Desert sunshine

I’m back on the train for another long haul after my last visit to Washington relatives. The east side of the mountains is so much different from the west, but I love the desert. My lips chap and my skin cracks and the dry heat is hardly more comfortable than the humidity of Michigan, but it is awfully nice how quickly my hair dries. Plus the sunsets are gorgeous. Tonight the moon came up big and full, and while the sun set off a spectrum of colors in the western sky, the reflection off the moon in the east was a show of its own. With hay bales and tractors in the foreground, it was agrarian bliss.

It always amazes me how much farming happens in the desert. It is so different from the farming I know, and I know so little about it. It seems like a tenuous livelihood, to be so dependent on infrastructure and compliance with allocated rights. But it certainly seems to work: those hay bales and orchards, dry beans and—of course—the wines are a definite testament. And it’s beautiful, too, if I haven’t already made that clear.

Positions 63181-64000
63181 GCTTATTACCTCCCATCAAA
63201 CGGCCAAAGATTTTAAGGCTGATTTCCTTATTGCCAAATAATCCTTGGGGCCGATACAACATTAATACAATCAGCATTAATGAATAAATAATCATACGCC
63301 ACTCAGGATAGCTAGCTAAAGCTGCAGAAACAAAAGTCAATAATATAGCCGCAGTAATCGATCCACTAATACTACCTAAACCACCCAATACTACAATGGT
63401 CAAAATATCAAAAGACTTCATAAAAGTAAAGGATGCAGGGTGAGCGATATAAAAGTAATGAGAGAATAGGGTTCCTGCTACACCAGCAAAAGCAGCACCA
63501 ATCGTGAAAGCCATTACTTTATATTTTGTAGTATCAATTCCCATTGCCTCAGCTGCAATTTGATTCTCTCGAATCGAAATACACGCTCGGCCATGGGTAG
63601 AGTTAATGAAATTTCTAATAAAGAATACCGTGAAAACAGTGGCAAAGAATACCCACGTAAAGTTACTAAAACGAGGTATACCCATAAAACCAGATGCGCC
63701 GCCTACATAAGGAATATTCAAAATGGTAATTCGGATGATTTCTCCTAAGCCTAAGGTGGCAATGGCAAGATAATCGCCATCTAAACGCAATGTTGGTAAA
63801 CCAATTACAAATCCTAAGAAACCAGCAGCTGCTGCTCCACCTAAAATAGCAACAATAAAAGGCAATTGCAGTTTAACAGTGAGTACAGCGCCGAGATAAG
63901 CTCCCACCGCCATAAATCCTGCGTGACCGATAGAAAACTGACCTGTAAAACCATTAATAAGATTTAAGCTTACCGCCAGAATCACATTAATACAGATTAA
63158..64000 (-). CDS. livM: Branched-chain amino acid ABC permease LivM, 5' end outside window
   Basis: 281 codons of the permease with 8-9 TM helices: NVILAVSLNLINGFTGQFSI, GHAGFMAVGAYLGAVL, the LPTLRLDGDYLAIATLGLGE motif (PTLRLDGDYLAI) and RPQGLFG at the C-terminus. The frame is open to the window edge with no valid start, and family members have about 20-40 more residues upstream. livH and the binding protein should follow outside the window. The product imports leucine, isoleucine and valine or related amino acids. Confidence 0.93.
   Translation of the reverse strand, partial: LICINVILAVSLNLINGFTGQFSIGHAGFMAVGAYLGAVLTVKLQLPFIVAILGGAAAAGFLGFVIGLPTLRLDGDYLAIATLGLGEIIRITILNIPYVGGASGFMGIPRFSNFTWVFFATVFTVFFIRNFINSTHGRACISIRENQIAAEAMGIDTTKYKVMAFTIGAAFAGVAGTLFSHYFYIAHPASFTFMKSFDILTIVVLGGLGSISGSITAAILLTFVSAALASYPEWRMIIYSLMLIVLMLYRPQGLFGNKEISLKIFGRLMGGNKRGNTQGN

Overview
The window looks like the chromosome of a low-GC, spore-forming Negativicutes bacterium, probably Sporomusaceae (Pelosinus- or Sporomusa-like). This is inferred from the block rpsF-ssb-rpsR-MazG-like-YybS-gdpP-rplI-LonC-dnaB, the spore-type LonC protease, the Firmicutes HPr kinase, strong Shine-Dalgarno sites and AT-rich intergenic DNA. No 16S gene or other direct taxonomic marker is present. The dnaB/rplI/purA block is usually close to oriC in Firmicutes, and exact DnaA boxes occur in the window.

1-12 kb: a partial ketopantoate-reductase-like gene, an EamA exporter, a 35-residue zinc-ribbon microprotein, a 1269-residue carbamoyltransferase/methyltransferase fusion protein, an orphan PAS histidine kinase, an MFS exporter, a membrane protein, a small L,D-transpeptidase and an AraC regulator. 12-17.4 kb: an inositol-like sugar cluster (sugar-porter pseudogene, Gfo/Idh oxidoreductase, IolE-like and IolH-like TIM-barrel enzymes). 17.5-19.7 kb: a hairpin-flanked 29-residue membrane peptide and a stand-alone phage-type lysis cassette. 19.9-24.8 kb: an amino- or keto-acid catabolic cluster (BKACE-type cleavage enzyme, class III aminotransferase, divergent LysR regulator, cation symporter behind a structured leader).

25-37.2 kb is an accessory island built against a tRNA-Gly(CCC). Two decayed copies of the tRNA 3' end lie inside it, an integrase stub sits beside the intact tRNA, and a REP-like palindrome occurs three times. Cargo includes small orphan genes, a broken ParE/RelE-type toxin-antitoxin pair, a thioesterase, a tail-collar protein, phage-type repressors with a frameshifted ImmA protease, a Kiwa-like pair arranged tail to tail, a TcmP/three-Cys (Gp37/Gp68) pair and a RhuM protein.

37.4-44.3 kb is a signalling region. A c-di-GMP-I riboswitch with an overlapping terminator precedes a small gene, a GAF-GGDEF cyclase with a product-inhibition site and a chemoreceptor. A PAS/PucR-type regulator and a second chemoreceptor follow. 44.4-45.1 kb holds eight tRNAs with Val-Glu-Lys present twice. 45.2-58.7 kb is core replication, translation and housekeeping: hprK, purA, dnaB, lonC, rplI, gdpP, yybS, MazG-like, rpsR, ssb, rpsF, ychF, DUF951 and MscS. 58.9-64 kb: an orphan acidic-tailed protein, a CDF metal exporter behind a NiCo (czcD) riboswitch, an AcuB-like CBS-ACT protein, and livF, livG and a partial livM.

Today my aunt and I stopped into town where my uncle was helping to get some old tractors running. They were starting up a 1939 Deere when we got there, and after a few turns of some part I didn’t recognize, the engine crawled to life. Over the cheerful thrum of the two cylinder machine was a syncopated sputtering that I could almost dance to. It’s be a great rhythm to mix into a jazz tune, that’s for sure.

It’s such a different experience, traveling alone to visit my relatives, than traveling with my family. My aunt observed as we were saying goodbye how much more of a chance we got to talk, and it’s true; she and my mom get along so well that I can hardly get a word in to their conversations when we all come out together. In some ways, I wish I weren’t alone. I love to listen in to the conversations my dad and uncle have about their work and worldviews, and my sister brings to life a side of my cousins that I don’t see when I’m alone, but traveling alone is a different blessing.

The sun rises in Montana. I can’t wait.


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